Alvaro Retana for comments and suggestions.

9.  References

9.1.  Normative References

   [RFC2119]  Bradner, S., "Key words for use in RFCs to Indicate
              Requirement Levels", BCP 14, RFC 2119,
              DOI 10.17487/RFC2119, March 1997,
              <https://www.rfc-editor.org/info/rfc2119>.





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   [RFC4271]  Rekhter, Y., Ed., Li, T., Ed., and S. Hares, Ed., "A
              Border Gateway Protocol 4 (BGP-4)", RFC 4271,
              DOI 10.17487/RFC4271, January 2006,
              <https://www.rfc-editor.org/info/rfc4271>.

   [RFC5065]  Traina, P., McPherson, D., and J. Scudder, "Autonomous
              System Confederations for BGP", RFC 5065,
              DOI 10.17487/RFC5065, August 2007,
              <https://www.rfc-editor.org/info/rfc5065>.

9.2.  Informative References

   [Analysis] Hannachi, L. and K. Sriram, "Detailed analysis of AS_SETs
              in BGP updates", NIST Robust Inter-domain Routing Project
              Website , October 2019,
              <https://github.com/ksriram25/IETF/blob/main/Detailed-
              AS_SET-analysis.txt>.

   [IANA-SP-ASN]
              "Special-Purpose Autonomous System (AS) Numbers",
              <https://www.iana.org/assignments/iana-as-numbers-special-
              registry/iana-as-numbers-special-registry.xhtml>.

   [RFC3779]  Lynn, C., Kent, S., and K. Seo, "X.509 Extensions for IP
              Addresses and AS Identifiers", RFC 3779,
              DOI 10.17487/RFC3779, June 2004,
              <https://www.rfc-editor.org/info/rfc3779>.

   [RFC6472]  Kumari, W. and K. Sriram, "Recommendation for Not Using
              AS_SET and AS_CONFED_SET in BGP", BCP 172, RFC 6472,
              DOI 10.17487/RFC6472, December 2011,
              <https://www.rfc-editor.org/info/rfc6472>.

   [RFC6480]  Lepinski, M. and S. Kent, "An Infrastructure to Support
              Secure Internet Routing", RFC 6480, DOI 10.17487/RFC6480,
              February 2012, <https://www.rfc-editor.org/info/rfc6480>.

   [RFC6482]  Lepinski, M., Kent, S., and D. Kong, "A Profile for Route
              Origin Authorizations (ROAs)", RFC 6482,
              DOI 10.17487/RFC6482, February 2012,
              <https://www.rfc-editor.org/info/rfc6482>.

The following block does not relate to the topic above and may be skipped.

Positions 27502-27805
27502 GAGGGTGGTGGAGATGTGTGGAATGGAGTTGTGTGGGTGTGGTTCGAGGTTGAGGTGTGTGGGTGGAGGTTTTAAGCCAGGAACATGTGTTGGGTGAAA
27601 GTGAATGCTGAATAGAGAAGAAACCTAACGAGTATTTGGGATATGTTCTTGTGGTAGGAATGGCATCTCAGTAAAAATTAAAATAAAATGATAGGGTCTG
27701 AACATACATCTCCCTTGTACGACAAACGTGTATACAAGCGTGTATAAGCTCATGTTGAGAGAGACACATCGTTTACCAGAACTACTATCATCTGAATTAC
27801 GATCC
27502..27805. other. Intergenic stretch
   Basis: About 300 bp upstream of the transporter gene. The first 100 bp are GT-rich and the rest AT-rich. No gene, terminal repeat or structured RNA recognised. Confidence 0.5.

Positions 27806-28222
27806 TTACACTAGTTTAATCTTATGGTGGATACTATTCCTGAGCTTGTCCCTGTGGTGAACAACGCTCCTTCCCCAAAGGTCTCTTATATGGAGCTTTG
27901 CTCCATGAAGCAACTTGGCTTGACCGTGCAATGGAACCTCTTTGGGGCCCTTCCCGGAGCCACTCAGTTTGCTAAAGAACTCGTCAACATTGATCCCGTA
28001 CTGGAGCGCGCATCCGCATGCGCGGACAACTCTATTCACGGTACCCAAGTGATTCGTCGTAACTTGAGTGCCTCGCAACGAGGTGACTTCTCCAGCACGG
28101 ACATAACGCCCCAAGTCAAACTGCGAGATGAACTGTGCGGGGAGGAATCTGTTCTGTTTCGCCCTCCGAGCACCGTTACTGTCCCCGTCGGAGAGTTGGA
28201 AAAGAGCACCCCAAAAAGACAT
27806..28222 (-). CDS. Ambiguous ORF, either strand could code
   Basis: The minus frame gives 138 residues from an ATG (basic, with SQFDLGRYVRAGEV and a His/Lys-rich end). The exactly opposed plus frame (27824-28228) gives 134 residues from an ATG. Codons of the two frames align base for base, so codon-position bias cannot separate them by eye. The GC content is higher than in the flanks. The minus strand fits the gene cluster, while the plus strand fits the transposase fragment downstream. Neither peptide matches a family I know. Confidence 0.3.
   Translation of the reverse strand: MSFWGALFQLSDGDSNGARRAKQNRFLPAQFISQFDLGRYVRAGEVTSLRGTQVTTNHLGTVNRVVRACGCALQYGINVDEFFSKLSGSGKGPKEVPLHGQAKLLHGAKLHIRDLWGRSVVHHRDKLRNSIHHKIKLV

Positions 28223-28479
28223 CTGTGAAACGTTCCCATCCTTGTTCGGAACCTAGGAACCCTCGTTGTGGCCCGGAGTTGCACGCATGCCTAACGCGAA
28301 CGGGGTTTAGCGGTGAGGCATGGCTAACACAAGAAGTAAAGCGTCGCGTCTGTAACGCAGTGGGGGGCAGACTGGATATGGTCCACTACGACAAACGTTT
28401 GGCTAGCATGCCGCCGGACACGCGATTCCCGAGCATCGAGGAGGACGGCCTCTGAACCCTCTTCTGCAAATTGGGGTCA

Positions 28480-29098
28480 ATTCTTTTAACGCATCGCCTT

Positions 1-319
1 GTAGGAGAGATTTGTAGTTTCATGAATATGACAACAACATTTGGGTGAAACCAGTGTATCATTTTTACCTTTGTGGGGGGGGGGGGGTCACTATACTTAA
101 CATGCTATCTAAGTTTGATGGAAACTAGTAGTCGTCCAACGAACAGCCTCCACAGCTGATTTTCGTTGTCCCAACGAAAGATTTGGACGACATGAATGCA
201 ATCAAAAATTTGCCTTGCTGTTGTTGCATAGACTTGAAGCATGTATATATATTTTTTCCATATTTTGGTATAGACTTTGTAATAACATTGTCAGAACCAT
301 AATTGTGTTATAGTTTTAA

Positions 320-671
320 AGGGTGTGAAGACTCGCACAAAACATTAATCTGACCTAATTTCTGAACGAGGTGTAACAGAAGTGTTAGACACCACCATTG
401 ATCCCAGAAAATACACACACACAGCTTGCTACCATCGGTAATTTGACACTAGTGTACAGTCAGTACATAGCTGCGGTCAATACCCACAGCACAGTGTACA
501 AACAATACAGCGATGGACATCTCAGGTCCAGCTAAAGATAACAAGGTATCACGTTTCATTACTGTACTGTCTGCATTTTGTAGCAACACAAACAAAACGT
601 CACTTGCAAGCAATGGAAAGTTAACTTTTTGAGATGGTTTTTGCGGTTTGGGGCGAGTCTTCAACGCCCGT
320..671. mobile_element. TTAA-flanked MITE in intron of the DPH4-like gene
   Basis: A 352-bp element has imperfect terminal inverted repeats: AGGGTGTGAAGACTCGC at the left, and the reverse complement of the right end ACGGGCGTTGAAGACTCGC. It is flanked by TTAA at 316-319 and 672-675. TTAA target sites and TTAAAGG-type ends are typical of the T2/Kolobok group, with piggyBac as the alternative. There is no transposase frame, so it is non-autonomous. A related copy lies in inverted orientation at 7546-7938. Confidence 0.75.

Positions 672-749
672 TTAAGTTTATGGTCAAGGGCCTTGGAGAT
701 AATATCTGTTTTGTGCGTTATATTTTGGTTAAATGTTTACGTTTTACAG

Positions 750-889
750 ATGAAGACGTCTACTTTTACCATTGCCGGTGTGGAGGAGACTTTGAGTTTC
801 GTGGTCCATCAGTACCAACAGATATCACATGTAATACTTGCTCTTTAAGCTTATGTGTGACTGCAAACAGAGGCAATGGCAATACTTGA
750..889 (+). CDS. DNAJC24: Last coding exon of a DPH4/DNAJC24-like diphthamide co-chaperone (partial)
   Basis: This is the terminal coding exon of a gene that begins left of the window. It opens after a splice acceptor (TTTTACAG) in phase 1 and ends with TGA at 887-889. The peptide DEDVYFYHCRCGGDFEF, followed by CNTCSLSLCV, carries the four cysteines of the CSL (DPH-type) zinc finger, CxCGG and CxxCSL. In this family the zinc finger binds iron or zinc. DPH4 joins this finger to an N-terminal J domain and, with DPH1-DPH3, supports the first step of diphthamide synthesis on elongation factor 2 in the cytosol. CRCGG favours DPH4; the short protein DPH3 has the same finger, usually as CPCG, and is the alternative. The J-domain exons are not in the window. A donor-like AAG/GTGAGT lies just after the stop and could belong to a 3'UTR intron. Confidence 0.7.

[RFC6811]  Mohapatra, P., Scudder, J., Ward, D., Bush, R., and R.
              Austein, "BGP Prefix Origin Validation", RFC 6811,
              DOI 10.17487/RFC6811, January 2013,
              <https://www.rfc-editor.org/info/rfc6811>.





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   [RFC6907]  Manderson, T., Sriram, K., and R. White, "Use Cases and
              Interpretations of Resource Public Key Infrastructure
              (RPKI) Objects for Issuers and Relying Parties", RFC 6907,
              DOI 10.17487/RFC6907, March 2013,
              <https://www.rfc-editor.org/info/rfc6907>.

   [RFC7606]  Chen, E., Ed., Scudder, J., Ed., Mohapatra, P., and K.
              Patel, "Revised Error Handling for BGP UPDATE Messages",
              RFC 7606, DOI 10.17487/RFC7606, August 2015,
              <https://www.rfc-editor.org/info/rfc7606>.

   [RFC8174]  Leiba, B., "Ambiguity of Uppercase vs Lowercase in RFC
              2119 Key Words", BCP 14, RFC 8174, DOI 10.17487/RFC8174,
              May 2017, <https://www.rfc-editor.org/info/rfc8174>.

   [RFC8205]  Lepinski, M., Ed. and K. Sriram, Ed., "BGPsec Protocol
              Specification", RFC 8205, DOI 10.17487/RFC8205, September
              2017, <https://www.rfc-editor.org/info/rfc8205>.

   [RFC9319]  Gilad, Y., Goldberg, S., Sriram, K., Snijders, J., and B.
              Maddison, "The Use of maxLength in the Resource Public Key
              Infrastructure (RPKI)", BCP 185, RFC 9319,
              DOI 10.17487/RFC9319, October 2022,
              <https://www.rfc-editor.org/info/rfc9319>.

Authors' Addresses

   Warren Kumari
   Google, Inc.
   1600 Amphitheatre Parkway
   Mountain View, CA 94043
   United States of America
   Phone: +1 571 748 4373
   Email: warren@kumari.net


   Kotikalapudi Sriram
   USA NIST
   100 Bureau Drive
   Gaithersburg, MD 20899
   United States of America
   Phone: +1 301 975 3973
   Email: ksriram@nist.gov








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   Lilia Hannachi
   USA NIST
   100 Bureau Drive
   Gaithersburg, MD 20899
   United States of America
   Phone: +1 301 975 3259
   Email: lilia.hannachi@nist.gov


   Jeffrey Haas
   Juniper Networks, Inc.
   1133 Innovation Way
   Sunnyvale, CA 94089
   United States of America
   Email: jhaas@juniper.net